During a study of North Africa, my seventh-grade students and I viewed the award-winning documentary Facing Sudan in which we met Salva Dut, a former “Lost Boy” of Sudan. We learned that Salva, after relocating to the United States and nineteen years of separation, heard that his father was languishing in a United Nations clinic in Sudan. He had contracted a water-borne illness and faced death. Salva, determined to save his father and others who lacked access to clean drinking water, formed a nonprofit organization, Water for Sudan, which has since changed its name to Water for South Sudan. The sole purpose of the organization is to provide Sudanese with local, clean drinking water by digging wells. At the end of the video, I asked students what questions they had. I fielded a few, and then came the one that changed the climate of our classes for weeks, “Can we send them some money?” I will admit that I am not usually a fan of big projects. I feel like I end up working harder than my students. But this time, it felt different, so I persevered.
What followed wows me even as I write. These twelve and thirteen-year-old students brainstormed fundraising ideas because they wanted to make a difference in the lives of people thousands of miles away. I finally had to stop them and ask that they list their ideas for me to read over the weekend. I teach four social studies classes, and in each class, the same phenomenon happened. Young people thought of others instead of themselves. And in fourth period, a young lady hit on a winning idea: braided bandanna bracelets. The art teacher donated a box of fabric, and the craftiest kids taught us how to cut strips and braid them into bracelets. Several students bought bandannas and made their bracelets with that fabric. We worked at home and after school until we had hundreds of bracelets.
We took time out of class to learn and rehearse proper salespersonship and asked four teachers to help us with our sales. The idea was for students to sell bracelets to the rest of the student body during the mornings the following week. Each class period provided salespeople for each day, and I assigned them to work alongside a teacher on duty at strategic locations throughout the school. I kept a chart on my white board delineating the amount each class period earned each day in donations and sales, and a friendly competition ensued. They were so excited to get to school in the mornings to check out the sales board!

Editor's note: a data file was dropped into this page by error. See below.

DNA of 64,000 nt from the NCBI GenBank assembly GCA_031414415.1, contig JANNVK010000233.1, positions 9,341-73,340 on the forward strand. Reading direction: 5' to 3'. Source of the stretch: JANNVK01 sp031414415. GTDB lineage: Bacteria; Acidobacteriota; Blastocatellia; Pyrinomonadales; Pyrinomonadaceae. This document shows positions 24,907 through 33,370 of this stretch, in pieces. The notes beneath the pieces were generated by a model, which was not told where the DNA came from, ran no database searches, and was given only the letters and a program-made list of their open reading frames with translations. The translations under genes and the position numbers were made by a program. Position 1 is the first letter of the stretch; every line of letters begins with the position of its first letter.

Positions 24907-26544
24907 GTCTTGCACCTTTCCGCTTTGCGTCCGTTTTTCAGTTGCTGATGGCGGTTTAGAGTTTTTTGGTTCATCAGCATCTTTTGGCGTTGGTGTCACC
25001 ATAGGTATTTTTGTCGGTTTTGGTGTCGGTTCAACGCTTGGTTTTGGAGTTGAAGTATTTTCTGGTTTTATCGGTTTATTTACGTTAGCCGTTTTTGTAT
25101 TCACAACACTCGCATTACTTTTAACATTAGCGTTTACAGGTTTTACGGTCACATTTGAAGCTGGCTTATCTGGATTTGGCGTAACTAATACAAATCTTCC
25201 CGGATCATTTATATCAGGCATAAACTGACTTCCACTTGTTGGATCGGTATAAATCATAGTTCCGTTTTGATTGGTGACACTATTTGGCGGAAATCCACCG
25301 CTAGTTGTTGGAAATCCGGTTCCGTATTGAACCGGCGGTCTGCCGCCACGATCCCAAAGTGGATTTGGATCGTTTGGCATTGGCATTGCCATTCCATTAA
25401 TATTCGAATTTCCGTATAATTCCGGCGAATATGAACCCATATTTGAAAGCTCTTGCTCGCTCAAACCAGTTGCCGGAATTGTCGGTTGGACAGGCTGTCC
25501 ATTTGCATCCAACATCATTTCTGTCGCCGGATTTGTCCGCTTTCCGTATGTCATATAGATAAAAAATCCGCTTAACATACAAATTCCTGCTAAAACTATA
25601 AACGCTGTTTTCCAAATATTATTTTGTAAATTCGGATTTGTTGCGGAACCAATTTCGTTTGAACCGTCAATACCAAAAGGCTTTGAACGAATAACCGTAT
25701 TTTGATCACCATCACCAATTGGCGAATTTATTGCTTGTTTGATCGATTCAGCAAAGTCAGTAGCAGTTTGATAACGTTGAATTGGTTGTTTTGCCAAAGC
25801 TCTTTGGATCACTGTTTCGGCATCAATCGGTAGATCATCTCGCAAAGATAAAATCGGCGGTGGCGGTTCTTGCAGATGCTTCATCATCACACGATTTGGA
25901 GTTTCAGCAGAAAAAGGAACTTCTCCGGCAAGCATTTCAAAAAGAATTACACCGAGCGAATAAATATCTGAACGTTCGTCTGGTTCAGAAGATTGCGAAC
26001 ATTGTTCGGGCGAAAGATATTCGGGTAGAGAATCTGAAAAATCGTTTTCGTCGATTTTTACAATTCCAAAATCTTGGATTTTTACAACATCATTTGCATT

These students, seventh graders, set their sights on sending $500 to Sudan. Do you know how much they raised? Over $1600! They were floored. We were able to buy three hand pumps for wells, mosquito nets, de-worming tablets and measles vaccinations. And when I polled my students on what they liked best about the project, they overwhelmingly replied, “Really making a difference in the world.” My guess is that at the end of the year and for years to come, our unit on Sudan will be what my students, my compassionate students, will be what they remember. And maybe, just maybe, they will continue to believe in and act on the knowledge that they can really make a difference in the world.
Kendal blogs at a spacious place